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Monday, May 23, 2011

Forty years and going strong

With the upcoming 40th anniversaries for both the Texas Arts and Crafts Fair, and the Kerrville Folk Festival, I thought I'd dig through my files for a bit of history on both. Here's what I found:
My friend Rod Kennedy gave me a remarkable document a while back:  a program from the first Texas State Arts & Crafts Fair (of which the first Kerrville Folk Festival was a part).
It is remarkable for many reasons:  its words, pictures and design evoke a spirit that thrived in this place that summer of 1972. From the welcoming letters printed in the front of the book from Governor Preston Smith, Schreiner Junior College and Preparatory School President Sam Junkin, and the first Executive Director of the Arts & Crafts Fair, Phil Davis (of the Texas Tourist Development Agency),  all the way to the list of exhibitors (including my dad and an old platen printing press) – you can tell that Kerrville was on the ball, making a difference for itself in the state. It’s refreshing to read the program, filled with its optimism and state public-relations department text.
The Fair was held for 6 days, starting on a Tuesday and running through Saturday, on the campus of Schreiner Institute. Admission was $1.00 for adults and 50 cents for children. Parking was free. Rod Kennedy produced the first Kerrville Folk Festival June 1, 2, and 3 (Thursday through Saturday) at the Kerrville Municipal Auditorium, with a $2.50 per person admission. Other things were going on during the same time:  Schreiner Institute offered a production of  “You’re a Good Man, Charlie Brown,” and the Hill Country Arts Foundation had a Neil Simon comedy, “Come Blow Your Horn.” 
Texas Arts & Crafts Fair, Kerrville, 1972
The program is filled with ads for the expected restaurants and hotels – but also packed with ads for real estate. I’m thinking more than a few people, once exposed to Kerr County in such a positive way, loaded up the truckster and headed on over. It’s the clever optimism of the advertisers that I find appealing when I look through the booklet:  “Hey, world, we’re putting on a show, come have fun!” the booklet says, while another voice says “and we’re going to offer you something better than you’ve got.”   Money can be made that way. Communities can be made that way.
I was 10 years old during that first fair and festival, but I remember it clearly. During the day I helped Mom and Dad at the tent where the old iron beast printing press was on display (and running, printing maps of the fair), helping man the front desk there on what was once called Medina Street by the front gate. We were the first tent inside the entrance, and we printed a ton of maps right there. I sure wish I had one of those old maps. The only real rule we had was that we could not, under any circumstances, run the press. It was an old Kluge and it would just as soon smash a child’s fingers to pulp as print. Now, I know that I shouldn’t have run the press when my parents were away from the tent – especially now that time has passed and I can see how dangerous it was. Nevertheless, more than a few of those maps were printed by child labor. I also remember it was blazing hot. Blazing. Lady Bird Johnson attended one of those early fairs, but I’m not sure if it was the first one. I gave her a map.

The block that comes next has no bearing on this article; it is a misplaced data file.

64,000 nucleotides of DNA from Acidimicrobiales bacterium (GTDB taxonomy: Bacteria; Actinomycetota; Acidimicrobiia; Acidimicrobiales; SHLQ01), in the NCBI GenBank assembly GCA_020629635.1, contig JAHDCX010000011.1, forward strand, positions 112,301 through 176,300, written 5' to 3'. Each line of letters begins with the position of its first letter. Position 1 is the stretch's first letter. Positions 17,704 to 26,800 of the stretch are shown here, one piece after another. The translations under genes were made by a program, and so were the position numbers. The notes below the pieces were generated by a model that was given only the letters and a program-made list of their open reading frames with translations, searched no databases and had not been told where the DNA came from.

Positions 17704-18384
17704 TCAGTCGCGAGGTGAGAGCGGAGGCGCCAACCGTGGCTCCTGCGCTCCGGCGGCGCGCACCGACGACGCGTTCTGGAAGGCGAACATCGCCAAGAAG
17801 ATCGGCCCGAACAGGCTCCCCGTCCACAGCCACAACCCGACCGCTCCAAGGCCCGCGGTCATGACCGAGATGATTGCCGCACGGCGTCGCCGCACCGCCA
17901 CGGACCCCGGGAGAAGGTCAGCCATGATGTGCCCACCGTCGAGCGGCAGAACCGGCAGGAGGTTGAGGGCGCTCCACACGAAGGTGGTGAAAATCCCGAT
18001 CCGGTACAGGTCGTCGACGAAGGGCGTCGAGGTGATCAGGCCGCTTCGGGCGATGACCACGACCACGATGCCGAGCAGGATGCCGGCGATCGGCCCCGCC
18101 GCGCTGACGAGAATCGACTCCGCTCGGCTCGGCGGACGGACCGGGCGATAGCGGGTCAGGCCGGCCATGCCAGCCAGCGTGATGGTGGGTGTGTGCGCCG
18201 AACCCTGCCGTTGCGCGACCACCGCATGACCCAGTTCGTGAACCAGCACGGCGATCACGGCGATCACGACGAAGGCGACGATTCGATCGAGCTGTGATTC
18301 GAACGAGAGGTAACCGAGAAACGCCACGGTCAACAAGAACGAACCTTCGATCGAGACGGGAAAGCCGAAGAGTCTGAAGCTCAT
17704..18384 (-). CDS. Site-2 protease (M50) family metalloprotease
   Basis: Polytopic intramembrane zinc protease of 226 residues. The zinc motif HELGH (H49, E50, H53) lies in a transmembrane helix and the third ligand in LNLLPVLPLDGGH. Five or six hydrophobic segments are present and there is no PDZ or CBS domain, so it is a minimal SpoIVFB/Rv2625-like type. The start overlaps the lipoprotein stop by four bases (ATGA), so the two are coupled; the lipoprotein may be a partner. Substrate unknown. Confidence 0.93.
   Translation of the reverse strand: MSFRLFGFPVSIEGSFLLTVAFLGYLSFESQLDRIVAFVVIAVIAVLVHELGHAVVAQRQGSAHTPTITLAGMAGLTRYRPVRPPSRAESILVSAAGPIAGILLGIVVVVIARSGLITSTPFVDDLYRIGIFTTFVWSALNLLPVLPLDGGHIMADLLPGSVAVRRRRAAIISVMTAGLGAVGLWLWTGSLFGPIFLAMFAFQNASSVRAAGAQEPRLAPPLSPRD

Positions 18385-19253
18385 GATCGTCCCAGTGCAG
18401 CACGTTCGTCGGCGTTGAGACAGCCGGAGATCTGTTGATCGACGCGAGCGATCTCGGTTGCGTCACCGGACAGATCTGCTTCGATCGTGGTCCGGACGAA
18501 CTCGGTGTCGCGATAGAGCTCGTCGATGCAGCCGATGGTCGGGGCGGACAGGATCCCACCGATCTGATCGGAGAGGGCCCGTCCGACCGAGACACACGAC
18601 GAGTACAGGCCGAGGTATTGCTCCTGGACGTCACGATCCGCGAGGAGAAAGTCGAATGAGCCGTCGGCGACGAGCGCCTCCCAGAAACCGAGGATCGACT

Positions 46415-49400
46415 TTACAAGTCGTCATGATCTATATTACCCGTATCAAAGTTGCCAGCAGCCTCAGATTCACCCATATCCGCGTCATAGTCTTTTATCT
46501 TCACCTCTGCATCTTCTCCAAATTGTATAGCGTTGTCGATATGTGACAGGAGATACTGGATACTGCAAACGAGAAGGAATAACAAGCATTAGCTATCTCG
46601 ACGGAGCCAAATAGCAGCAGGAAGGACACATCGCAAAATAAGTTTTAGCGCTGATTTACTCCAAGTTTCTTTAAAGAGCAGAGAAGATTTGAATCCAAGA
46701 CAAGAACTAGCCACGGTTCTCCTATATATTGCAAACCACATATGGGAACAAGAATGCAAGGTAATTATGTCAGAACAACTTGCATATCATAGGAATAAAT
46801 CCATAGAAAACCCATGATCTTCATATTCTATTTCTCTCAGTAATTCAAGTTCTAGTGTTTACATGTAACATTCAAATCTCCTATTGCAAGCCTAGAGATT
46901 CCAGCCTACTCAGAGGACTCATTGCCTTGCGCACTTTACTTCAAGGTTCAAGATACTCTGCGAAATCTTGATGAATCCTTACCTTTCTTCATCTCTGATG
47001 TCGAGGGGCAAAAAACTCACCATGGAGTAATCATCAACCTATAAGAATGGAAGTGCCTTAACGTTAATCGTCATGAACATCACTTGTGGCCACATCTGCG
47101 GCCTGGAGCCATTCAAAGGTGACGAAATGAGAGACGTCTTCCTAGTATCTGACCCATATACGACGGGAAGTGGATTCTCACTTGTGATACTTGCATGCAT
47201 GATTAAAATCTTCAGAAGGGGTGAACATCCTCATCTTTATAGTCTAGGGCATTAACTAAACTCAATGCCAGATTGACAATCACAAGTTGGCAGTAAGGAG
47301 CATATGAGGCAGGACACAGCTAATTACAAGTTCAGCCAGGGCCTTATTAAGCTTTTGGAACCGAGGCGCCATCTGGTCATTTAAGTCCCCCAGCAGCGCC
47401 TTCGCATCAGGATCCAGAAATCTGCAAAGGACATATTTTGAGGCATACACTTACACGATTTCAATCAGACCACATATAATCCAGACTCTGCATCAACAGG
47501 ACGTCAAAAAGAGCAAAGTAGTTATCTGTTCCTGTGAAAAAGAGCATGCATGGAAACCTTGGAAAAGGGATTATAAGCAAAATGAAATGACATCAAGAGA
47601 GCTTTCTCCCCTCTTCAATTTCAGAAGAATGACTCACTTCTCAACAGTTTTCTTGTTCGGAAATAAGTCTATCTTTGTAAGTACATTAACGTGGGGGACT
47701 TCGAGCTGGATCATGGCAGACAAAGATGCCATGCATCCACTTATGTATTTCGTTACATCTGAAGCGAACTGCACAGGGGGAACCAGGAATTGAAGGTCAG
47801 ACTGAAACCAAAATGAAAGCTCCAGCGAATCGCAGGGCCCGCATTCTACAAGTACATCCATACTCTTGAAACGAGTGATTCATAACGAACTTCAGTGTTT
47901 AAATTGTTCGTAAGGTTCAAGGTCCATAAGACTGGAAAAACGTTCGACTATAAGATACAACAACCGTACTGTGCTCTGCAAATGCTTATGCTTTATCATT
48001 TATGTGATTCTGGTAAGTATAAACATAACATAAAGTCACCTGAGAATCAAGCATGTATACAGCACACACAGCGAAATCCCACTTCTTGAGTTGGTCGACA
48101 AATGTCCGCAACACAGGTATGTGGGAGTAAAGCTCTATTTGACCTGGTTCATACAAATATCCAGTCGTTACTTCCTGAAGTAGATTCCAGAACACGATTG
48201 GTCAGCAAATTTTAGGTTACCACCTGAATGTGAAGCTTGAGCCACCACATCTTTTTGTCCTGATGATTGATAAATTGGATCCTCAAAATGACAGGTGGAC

Kerrville Folk Festival, Kerrville, 1972
I also remember attending that first Kerrville Folk Festival, crowded into the Kerrville Municipal Auditorium, listening to performers like Peter Yarrow, Allen Damron, Kenneth Threadgill and Carolyn Hester. I’m afraid I didn’t make it through the entire show, falling fast asleep after a hard day’s printing maps (I mean handing out maps).
I’m proud of the Kerrville community for producing such dual (and diverse) shows for the world, not only in 1972, but every year since then. It says a lot about our community, both then and now.
Until next week, all the best.

Joe Herring Jr. is a Kerrville native who is proud of Kerrville and her Fair and Festival.  This column originally appeared in the Kerrville Daily Times.
For more information about Joe's book, please click here.

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